Test Automation

Automation is usage of tools in repetitive energy consuming tasks in order to reduce human intervention and to increase efficiency. In software testing, test automation is the use of special software to control the execution of tests and the comparison of actual outcomes with predicted outcomes.

Test automation has many benefits such as speeding up the test execution, avoiding human errors, availability of an attended execution, testing what is manually impossible, improvement of efficiency of testing and cost, improving team morale, having more time for exploratory testing.

However, test automation has disadvantages too. But with the applicable solutions, they can be balanced.

An automated check only checks what has been programmed to check. The reason for this is because the automated check was not coded to “look” for those failures. The solution is to ensure the designing of good test scenarios before automating them. An automated check is only as good as the design of the test. Also complement automated checks with manual / exploratory testing.

Automated checks can fail due to many factors. If automated checks keep failing due to issues other than genuine bugs, they can raise false alarms. Solution is to use stubs Where possible / applicable. Stubs overcome issues with connectivity or changes in the 3rd party systems. Therefore, the automated checks would be independent of any downstream failures.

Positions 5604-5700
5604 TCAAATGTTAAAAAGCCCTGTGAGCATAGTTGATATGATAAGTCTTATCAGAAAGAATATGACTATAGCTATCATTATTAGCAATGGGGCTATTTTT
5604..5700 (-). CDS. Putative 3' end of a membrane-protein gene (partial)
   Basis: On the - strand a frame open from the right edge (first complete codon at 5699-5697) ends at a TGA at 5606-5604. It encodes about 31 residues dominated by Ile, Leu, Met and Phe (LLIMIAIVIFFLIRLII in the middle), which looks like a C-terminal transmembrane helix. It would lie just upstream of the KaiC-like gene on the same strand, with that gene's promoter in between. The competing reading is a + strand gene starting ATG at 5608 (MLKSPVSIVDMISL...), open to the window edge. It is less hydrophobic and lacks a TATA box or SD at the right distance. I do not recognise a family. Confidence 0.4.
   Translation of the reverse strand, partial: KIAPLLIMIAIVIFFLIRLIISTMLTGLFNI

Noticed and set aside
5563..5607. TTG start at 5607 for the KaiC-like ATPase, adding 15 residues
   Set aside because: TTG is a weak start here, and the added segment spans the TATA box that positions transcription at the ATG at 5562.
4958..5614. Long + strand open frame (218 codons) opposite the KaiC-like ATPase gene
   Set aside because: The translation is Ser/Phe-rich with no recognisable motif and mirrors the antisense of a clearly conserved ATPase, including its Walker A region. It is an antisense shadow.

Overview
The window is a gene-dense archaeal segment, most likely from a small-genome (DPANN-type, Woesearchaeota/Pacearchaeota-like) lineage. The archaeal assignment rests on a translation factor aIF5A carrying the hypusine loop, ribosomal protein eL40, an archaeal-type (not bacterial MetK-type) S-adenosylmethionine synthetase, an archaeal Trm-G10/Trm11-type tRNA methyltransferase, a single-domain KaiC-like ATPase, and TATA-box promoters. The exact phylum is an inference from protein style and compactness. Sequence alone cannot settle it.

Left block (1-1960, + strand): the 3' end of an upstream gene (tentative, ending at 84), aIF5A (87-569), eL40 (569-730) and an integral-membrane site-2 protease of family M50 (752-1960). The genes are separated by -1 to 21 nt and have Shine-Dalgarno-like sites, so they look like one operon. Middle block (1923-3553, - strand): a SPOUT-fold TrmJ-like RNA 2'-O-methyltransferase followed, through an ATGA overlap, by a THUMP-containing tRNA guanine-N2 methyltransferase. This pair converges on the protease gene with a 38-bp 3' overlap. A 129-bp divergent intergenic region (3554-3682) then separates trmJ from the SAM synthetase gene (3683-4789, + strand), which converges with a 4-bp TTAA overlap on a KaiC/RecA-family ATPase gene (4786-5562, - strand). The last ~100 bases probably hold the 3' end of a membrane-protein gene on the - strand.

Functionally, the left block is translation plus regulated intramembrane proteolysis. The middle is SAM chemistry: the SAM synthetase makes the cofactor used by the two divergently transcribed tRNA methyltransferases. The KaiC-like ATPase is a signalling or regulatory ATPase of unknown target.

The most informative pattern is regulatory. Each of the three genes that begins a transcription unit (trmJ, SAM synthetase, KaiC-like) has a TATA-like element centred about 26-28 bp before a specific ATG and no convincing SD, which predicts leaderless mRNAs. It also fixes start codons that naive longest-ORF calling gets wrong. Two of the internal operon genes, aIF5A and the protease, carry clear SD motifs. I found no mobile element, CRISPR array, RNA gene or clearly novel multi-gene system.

Many people mistake “Test Automation’’ with Testing. Testing is not just executing a set of predefined test steps and comparing the actual results with expected results. This is the job of automated checks. To properly test an application, human intelligence is always required. It is important to understand that for a successful delivery of a project you require both automated and manual testing.

Like that applicable solutions have to be applied for test automation for a successful usage.

Automated testing can be divided into many types. They are code-driven (Unit Test/TDD), GUI (UI object property based, image recognition based), API (Restful APIs, SOAP), mobile test automation (android, IOS/Hybrid)

Software testing pyramid

The agile test automation pyramid is a graphical strategy guide for implementing automated software testing. In automated testing, software tools execute pre-scripted tests on a software application or program component to ensure it is functional. Automating testing makes it possible to run tests quickly and repeatedly and the software involved can also provide reports and compare results. Automation helps deal with problems resulting from manual testing, including missed deadlines, quality issues and human error. The order of testing can also impact its success and that of the agile development project as a whole.